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Poet on Poet of the Week on Monday, 20 September 2021

William Cowper

Christopher Middleton

'Yardley Oak' is an unfinished poem, written in 1791, which first appeared in Hayley's edition of
1809: Cowper had died in April 1800. In the manuscript, lines 144-166 were deleted. I have not
found it in any anthology, though Cowper has 36 poems (against Pope's 42) on The Oxford Book of
Eighteenth Century Verse. In my mental tree-catalogue the poem stands beside Delacroix's 'Antin
oak' at Champrosay: 'Now that I see only the trunk (which I am almost touching) and the springing
of the great limbs . . . I am astounded at the grandeur of its details. In short, I feel it to
be great and even terrifying in its greatness' (Journal, 9 May, 1853).

Miltonic in its prosody and diction, the poem shows what a gift Cowper had for exact, animated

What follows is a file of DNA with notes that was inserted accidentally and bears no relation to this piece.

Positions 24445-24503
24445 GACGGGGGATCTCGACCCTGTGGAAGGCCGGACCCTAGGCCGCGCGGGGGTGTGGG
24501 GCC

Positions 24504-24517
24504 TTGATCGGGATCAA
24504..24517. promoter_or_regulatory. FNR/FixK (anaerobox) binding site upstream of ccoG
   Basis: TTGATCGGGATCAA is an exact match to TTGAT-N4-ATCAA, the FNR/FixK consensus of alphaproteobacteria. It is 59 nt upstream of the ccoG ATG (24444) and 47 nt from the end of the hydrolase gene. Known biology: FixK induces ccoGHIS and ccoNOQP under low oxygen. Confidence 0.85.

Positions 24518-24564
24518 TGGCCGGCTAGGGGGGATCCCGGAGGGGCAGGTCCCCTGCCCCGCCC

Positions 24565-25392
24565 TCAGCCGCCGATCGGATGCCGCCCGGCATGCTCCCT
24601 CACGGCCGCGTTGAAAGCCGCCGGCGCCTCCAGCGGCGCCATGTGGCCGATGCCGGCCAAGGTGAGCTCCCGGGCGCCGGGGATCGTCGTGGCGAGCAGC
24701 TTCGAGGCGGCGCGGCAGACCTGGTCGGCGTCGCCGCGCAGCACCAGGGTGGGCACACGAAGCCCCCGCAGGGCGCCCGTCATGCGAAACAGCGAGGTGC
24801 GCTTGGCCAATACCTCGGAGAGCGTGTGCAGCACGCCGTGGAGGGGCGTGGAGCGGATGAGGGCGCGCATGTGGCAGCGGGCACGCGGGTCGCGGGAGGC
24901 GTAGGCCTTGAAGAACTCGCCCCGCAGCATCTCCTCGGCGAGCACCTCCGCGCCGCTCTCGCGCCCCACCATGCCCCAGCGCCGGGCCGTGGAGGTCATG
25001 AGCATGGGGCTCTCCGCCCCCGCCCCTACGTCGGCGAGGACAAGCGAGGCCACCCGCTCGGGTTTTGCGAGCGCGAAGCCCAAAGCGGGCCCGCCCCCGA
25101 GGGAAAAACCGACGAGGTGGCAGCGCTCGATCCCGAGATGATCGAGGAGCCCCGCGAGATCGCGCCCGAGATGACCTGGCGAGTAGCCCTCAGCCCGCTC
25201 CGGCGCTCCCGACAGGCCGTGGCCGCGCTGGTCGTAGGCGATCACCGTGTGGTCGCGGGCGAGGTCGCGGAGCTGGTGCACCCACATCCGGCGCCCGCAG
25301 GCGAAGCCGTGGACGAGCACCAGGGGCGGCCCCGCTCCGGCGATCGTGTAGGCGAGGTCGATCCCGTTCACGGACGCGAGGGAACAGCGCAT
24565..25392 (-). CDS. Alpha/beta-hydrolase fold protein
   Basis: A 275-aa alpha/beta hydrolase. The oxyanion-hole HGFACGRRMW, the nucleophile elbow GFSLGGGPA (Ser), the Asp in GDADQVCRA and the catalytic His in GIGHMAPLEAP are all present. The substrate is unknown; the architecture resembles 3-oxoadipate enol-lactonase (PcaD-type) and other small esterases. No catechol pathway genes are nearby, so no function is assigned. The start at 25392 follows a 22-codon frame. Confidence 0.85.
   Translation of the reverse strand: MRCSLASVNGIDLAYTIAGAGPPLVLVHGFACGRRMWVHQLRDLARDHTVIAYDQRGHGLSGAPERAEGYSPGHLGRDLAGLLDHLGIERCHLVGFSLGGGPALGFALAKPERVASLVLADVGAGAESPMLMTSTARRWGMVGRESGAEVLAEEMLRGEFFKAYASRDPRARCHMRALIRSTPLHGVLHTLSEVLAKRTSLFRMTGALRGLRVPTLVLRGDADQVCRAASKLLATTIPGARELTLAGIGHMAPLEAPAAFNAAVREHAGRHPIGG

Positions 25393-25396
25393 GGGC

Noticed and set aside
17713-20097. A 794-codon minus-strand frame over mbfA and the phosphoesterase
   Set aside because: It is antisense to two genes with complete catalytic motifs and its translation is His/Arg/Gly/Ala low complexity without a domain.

description. No less vivid, sensuous, and detailed is the opening of Book V in The Task ('The
Winter Morning Walk'). Even then, freighting every line with sublimity here need not deter a
reader today or make us forget how impish Cowper's strange intelligence could also be (for
example, 'The Colubriad', 41 lines about three kittens entranced by a snake, or 'To the Immortal
Memory of the Halibut on Which I Dined This Day').

'Yardley Oak' breaks off before Cowper's usual passion for sermonizing took hold. His successive
bouts of neurasthenia qualified him, no doubt, to discern in his tree a kindred figure. Yet he
does not impose his anguish on the tree: he has transposed it into a dominant vocal tone. His
insistently self-reflexive speech-act encircles the thing itself, presents it in the round,
imagining the acorn dropped by the jay, the oak's slow organic emergence, its times, its space,
and giving voice to its now ravaged and resistant mass. The 'egotistical sublime' monologue
secretes from the start a dialogue, for the expressions of the oak have infiltrated sound and
syntax. It was this creole, developing between the prodigious oak and the gnarled yet linear
prosody, the rugged yet subtle texture, that first alerted me to gestural features of the poem.